Tellingly, despite the fact that this Court heard the matter after 9 March 2019, no mention was made of the SAMWU order or the expiry of the two year suspension of invalidity. This Court implicitly accepted that even though section 54A was at that stage a dead letter, the challenge before it gave rise to a live dispute that was not rendered moot by the SAMWU order coming into effect.

[50] To hold otherwise would be to give the SAMWU order retrospective effect – something this Court expressly sought to avoid. It has been said, time and again, that the presumption against retrospectivity in our law flows from an unwillingness to inhibit or impair existing rights and obligations.51

The prospective order of invalidity in SAMWU aimed to avoid this consequence. Indeed, the reason the order was made prospective was that a retrospective order would unsettle the legal consequences of appointments made in terms of section 54A of the Systems Act while it remained in force.52

Notably, the majority accepted the Premier’s contention that a retrospective order would, for example, result in “potential challenges by candidates who unsuccessfully applied for a position as a municipal manager over the last five years for want of compliance with requirements brought about by the Amendment Act” and “further similar challenges by any person whose appointment as a municipal manager was declared null and void for want of compliance with section 54A of the Amendment Act”.53

[51] The legal consequences of SAMWU must be determined with reference to the language and manifest purpose of the order.54 The majority explained why the declaration of invalidity had to operate prospectively, and the purpose of specifying that the order be prospective was to preserve the legal consequences of decisions and acts taken under the Amendment Act, including section 54A.

This necessarily entails the preservation of causes of action based on decisions and actions taken under section 54A.

It would thus be contrary to this Court’s judgment in SAMWU if the coming into operation of its order of invalidity were to impair review proceedings concerning those appointments by rendering them moot, but also to make it impossible for a court, in the context of those proceedings, to determine their lawfulness after 9 March 2019. Yet that is precisely the effect of the first judgment.

[52] The effect of the SAMWU order on the present matter is also dictated by the well-established rule of construction that even if a new statute is intended to be retrospective in so far as it affects vested rights and obligations, it is nonetheless presumed not to affect matters that are the subject of pending legal proceedings.55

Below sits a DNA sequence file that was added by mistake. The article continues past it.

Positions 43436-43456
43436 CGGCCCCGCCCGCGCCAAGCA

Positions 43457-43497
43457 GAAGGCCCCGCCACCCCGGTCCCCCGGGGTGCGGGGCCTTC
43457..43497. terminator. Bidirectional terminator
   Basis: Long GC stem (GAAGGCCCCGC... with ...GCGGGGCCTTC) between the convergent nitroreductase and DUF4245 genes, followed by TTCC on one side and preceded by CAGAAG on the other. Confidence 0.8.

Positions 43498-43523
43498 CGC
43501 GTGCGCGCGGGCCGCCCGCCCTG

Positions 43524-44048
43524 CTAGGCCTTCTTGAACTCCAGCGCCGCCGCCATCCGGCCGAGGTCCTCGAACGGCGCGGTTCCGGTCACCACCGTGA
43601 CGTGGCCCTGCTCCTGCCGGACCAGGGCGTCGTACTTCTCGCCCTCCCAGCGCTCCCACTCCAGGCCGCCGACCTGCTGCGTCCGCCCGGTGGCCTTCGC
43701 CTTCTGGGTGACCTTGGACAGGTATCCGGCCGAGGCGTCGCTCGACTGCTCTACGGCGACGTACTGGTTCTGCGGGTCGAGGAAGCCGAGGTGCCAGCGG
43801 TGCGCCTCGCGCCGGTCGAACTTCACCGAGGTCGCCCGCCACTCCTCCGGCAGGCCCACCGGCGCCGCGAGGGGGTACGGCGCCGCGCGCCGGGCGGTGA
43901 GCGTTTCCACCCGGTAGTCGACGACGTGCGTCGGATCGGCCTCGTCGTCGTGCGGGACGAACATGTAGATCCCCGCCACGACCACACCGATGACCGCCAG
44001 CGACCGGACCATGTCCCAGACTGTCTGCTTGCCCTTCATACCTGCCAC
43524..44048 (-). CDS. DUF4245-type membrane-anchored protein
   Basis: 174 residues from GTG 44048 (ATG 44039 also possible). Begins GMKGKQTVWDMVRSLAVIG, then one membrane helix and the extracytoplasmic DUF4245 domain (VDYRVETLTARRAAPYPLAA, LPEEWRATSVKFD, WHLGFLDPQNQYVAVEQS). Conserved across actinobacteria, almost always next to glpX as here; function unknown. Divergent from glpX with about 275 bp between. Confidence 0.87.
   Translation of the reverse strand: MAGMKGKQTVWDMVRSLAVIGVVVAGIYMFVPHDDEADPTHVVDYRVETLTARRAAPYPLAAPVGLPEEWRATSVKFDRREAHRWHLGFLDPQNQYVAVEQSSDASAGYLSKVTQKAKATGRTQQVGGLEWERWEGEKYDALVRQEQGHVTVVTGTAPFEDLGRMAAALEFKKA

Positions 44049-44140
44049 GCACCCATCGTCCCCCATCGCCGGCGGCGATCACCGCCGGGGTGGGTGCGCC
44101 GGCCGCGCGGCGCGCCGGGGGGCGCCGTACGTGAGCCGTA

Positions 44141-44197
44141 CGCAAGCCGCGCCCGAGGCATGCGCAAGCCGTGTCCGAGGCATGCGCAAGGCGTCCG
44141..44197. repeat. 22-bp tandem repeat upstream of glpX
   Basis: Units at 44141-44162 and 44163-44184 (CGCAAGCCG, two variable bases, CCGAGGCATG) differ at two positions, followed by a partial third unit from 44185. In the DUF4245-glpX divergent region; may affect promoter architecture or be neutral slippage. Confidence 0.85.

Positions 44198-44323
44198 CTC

I see no reason why the same principle does not apply in the case of a repeal or order of invalidity. It follows that, even if the invalidity were retrospective (again, this Court expressly said that it would not be),56 it is presumed that it does not affect the present application, which was initiated well before the period of suspension ended on 9 March 2019. If, as the first judgment suggests, the order of invalidity has effectively rendered the relief sought by the applicant in this matter both incompetent and moot, it plainly will have affected these proceedings and caused patent unfairness to the applicant.

[53] In sum, the SAMWU order does not stand in the way of this Court declaring the appointments of Messrs Jili and Sibiya to be unlawful and granting orders setting them aside. Despite this, however, I would nevertheless refuse leave to appeal because the application lacks prospects of success and it would not be in the interests of justice to grant leave to appeal.

Delay

[54] The respondents say that the applicant unduly delayed both in taking steps to ensure the Municipalities’ compliance with section 54A (as required by section 54A(8)) and in instituting the review proceedings. The respondents say that both delays should not be condoned and, consequently, that the merits of the reviews should not be entertained.

[55] The applicant says that this Court’s assessment of these delays should be made according to the principle of legality and not the Promotion of Administrative Justice Act57 (PAJA).

The respondents says that under either PAJA or legality, the conclusion is the same: the applicant has unduly delayed in bringing the application and this delay should not be condoned. The answer to the question of whether PAJA or the principle of legality governs the assessment of these delays depends on whether the decision to appoint a municipal manager in terms of section 54A amounts to administrative action.

In Notyawa, this Court was faced with the same question but concluded that a determination of the proper characterisation of the impugned decisions was unnecessary because that determination would have no bearing on the outcome of the matter.58 This Court then proceeded to determine the review’s prospects of success on the premise that it was a legality review.

[56] I am likewise satisfied that in this matter it is unnecessary to decide the point.

Undoubtedly, if this were a PAJA review, the applicant’s prospects would be even dimmer than if it were a legality review. This is because the applicant did not make a self-standing application for condonation and, if PAJA applied, would face a presumption that the delay in bringing the review applications, which exceeded the 180-day limit, was unreasonable.59